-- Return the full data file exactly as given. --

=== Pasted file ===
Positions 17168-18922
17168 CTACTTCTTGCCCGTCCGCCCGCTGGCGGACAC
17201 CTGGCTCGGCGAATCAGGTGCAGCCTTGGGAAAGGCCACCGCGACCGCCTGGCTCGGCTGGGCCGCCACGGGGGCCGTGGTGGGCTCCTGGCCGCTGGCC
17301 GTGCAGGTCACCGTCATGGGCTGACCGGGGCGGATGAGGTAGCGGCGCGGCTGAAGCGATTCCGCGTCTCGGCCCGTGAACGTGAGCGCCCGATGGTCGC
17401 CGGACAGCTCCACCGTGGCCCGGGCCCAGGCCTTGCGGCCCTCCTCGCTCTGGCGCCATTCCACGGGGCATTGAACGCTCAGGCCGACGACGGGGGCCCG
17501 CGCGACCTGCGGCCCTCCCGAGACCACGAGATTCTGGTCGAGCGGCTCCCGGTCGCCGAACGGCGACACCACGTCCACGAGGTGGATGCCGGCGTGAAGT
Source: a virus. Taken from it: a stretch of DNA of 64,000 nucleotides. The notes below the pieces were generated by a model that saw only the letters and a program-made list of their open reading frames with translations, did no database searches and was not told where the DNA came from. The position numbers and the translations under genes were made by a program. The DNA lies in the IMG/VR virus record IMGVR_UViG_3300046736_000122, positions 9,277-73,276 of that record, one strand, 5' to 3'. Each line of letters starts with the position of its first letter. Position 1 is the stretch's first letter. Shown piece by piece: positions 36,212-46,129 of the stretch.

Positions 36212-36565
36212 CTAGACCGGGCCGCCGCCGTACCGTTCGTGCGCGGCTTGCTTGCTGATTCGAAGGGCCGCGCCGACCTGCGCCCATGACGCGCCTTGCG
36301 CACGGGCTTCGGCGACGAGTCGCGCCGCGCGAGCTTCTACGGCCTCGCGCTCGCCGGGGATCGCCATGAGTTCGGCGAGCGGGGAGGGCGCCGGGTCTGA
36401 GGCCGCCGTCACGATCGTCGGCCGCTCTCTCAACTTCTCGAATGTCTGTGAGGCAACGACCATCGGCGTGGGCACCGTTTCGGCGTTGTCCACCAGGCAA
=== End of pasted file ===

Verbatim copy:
Positions 17168-18922
17168 CTACTTCTTGCCCGTCCGCCCGCTGGCGGACAC
17201 CTGGCTCGGCGAATCAGGTGCAGCCTTGGGAAAGGCCACCGCGACCGCCTGGCTCGGCTGGGCCGCCACGGGGGCCGTGGTGGGCTCCTGGCCGCTGGCC
17301 GTGCAGGTCACCGTCATGGGCTGACCGGGGCGGATGAGGTAGCGGCGCGGCTGAAGCGATTCCGCGTCTCGGCCCGTGAACGTGAGCGCCCGATGGTCGC
17401 CGGACAGCTCCACCGTGGCCCGGGCCCAGGCCTTGCGGCCCTCCTCGCTCTGGCGCCATTCCACGGGGCATTGAACGCTCAGGCCGACGACGGGGGCCCG
17501 CGCGACCTGCGGCCCTCCCGAGACCACGAGATTCTGGTCGAGCGGCTCCCGGTCGCCGAACGGCGACACCACGTCCACGAGGTGGATGCCGGCGTGAAGT
Source: a virus. Taken from it: a stretch of DNA of 64,000 nucleotides. The notes below the pieces were generated by a model that saw only the letters and a program-made list of their open reading frames with translations, did no database searches and was not told where the DNA came from. The position numbers and the translations under genes were made by a program. The DNA lies in the IMG/VR virus record IMGVR_UViG_3300046736_000122, positions 9,277-73,276 of that record, one strand, 5' to 3'. Each line of letters starts with the position of its first letter. Position 1 is the stretch's first letter. Shown piece by piece: positions 36,212-46,129 of the stretch.

Positions 36212-36565
36212 CTAGACCGGGCCGCCGCCGTACCGTTCGTGCGCGGCTTGCTTGCTGATTCGAAGGGCCGCGCCGACCTGCGCCCATGACGCGCCTTGCG
36301 CACGGGCTTCGGCGACGAGTCGCGCCGCGCGAGCTTCTACGGCCTCGCGCTCGCCGGGGATCGCCATGAGTTCGGCGAGCGGGGAGGGCGCCGGGTCTGA
36401 GGCCGCCGTCACGATCGTCGGCCGCTCTCTCAACTTCTCGAATGTCTGTGAGGCAACGACCATCGGCGTGGGCACCGTTTCGGCGTTGTCCACCAGGCAA